Detroit’s Gorevette opened the night with a set of bouncy, sneering rock. The quartet is one of a few crews that can conjure up old rock n' roll idioms and girl group melodies while shoving them down your throat coated with a seething punk veneer. Guitarist Amy Gore, who many might know from the Gore Gore Girls, is a natural at strangling huge rock tones out of her axe as well as laying some absolutely seething leads. The other part Gorevette's namesake, singer Nikki Corvette, was wailing beautifully all set.
The spunky Tennessee garage rock band Cheap Time followed. The speedy trio seemed to aping the same noisy power pop similar to what guys like Jay Reatard used to do– it is no coincide that they toured extensively with the deceased bandleader a few years ago. Fast changing guitars chords, skittering vocals and a really bouncy, pulsating feel.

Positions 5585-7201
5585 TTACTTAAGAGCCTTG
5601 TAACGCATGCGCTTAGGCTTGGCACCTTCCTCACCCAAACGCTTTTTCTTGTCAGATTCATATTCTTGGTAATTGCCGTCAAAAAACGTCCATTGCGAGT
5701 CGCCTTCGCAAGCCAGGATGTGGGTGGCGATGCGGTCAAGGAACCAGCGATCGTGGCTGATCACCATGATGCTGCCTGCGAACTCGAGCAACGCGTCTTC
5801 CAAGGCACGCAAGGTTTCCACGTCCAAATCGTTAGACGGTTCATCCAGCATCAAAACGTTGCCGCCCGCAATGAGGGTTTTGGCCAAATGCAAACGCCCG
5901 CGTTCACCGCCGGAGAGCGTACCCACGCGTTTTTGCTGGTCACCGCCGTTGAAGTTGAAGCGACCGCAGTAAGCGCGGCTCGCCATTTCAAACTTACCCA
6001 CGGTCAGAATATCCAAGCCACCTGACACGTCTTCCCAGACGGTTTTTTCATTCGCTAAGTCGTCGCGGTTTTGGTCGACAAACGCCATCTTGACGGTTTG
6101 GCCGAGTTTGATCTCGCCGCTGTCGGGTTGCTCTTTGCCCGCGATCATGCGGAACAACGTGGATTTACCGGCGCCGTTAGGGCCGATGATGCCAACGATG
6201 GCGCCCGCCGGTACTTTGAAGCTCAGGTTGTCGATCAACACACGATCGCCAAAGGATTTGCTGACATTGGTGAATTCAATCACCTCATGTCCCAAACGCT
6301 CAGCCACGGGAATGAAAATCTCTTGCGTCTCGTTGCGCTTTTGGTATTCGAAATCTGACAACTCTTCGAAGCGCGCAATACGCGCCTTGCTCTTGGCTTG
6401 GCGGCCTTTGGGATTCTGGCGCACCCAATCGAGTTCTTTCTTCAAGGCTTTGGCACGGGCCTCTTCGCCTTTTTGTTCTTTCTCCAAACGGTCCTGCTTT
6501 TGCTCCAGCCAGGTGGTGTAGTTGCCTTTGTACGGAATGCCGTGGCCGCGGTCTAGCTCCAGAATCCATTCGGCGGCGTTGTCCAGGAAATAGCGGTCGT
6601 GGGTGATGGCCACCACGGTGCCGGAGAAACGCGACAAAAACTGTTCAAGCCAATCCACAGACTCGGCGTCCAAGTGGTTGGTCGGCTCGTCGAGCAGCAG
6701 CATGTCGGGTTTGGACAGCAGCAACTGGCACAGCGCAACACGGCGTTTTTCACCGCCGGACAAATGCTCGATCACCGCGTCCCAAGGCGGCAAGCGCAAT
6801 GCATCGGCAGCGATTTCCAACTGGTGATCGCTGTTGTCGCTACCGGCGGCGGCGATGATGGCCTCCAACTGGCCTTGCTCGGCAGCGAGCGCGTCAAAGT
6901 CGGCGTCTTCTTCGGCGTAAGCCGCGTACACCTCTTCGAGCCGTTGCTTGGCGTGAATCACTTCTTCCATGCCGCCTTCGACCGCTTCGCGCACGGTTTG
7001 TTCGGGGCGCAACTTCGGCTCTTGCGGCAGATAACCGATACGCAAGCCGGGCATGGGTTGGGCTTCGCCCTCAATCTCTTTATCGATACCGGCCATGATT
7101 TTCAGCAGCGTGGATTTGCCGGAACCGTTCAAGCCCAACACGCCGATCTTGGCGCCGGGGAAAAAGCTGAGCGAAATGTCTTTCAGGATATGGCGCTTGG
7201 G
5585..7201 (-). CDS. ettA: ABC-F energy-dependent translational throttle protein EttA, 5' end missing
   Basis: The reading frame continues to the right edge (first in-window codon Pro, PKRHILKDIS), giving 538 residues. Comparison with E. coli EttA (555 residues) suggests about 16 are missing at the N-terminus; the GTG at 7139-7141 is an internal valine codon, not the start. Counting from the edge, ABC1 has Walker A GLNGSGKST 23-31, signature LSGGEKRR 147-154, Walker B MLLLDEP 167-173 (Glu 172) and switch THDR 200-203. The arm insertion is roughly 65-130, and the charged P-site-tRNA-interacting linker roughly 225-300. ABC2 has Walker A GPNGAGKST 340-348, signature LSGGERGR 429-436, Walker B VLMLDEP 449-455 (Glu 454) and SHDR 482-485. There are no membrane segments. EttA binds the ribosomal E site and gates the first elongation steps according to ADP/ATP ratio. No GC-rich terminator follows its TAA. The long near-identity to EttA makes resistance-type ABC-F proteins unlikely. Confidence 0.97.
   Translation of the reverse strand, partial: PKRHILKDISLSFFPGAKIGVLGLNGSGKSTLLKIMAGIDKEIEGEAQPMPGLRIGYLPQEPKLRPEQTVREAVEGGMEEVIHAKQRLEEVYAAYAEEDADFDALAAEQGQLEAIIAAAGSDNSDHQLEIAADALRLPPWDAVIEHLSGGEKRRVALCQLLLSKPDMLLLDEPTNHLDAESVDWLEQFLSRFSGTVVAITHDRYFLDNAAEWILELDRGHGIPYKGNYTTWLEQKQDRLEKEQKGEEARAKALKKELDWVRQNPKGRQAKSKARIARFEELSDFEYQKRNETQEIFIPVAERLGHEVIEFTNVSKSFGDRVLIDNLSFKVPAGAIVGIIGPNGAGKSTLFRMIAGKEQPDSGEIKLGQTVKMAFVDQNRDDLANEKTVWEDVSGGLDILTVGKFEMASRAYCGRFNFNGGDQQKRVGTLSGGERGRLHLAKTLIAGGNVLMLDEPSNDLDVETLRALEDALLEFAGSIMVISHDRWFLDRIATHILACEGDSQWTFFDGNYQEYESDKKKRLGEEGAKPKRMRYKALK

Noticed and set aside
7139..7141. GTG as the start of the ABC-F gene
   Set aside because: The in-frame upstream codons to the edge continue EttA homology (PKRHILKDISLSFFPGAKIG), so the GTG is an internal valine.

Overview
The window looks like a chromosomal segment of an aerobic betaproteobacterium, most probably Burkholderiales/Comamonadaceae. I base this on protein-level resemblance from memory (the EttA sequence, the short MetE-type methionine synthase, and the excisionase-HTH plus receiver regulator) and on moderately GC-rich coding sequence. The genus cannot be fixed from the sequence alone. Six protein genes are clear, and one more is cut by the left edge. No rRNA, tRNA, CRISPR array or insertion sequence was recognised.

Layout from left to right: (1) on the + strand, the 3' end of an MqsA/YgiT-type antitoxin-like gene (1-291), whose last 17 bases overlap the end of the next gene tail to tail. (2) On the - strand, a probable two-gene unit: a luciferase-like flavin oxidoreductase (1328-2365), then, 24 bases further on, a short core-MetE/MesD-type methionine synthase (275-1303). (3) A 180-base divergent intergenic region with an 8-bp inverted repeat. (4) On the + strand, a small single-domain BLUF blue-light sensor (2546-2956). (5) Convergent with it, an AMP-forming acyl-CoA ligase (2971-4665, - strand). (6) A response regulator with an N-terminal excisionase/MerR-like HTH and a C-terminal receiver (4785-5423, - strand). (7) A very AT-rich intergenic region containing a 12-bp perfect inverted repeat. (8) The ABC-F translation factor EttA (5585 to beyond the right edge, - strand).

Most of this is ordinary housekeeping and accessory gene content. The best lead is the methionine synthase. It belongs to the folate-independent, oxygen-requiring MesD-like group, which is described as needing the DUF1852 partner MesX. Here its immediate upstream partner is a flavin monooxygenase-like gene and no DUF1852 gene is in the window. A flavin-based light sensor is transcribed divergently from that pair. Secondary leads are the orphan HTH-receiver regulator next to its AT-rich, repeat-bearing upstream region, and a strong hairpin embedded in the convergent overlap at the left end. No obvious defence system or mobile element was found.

Now, Guitar Wolf never fails to turn any stage into a mess of anarchic rock fury and, signaled by the strident crack of a crash cymbal, the band jumped into it immediately. When they weren't whipping your eardrums with caterwauls of scratchy guitar and bass, the aptly named vocalist and guitarist Seiji would bellow deranged into his mic, orchestrating the chaos with four counts and finger snaps. Every now and then he’d just toss his guitar aside allowing sonorous feedback to soar. Throughout the set the band would bring fans onstage to build human pyramids or just to dance around. The frenzy never let up and, by the end of the night, the front of the stage was coated in a thick film of sweat and spit.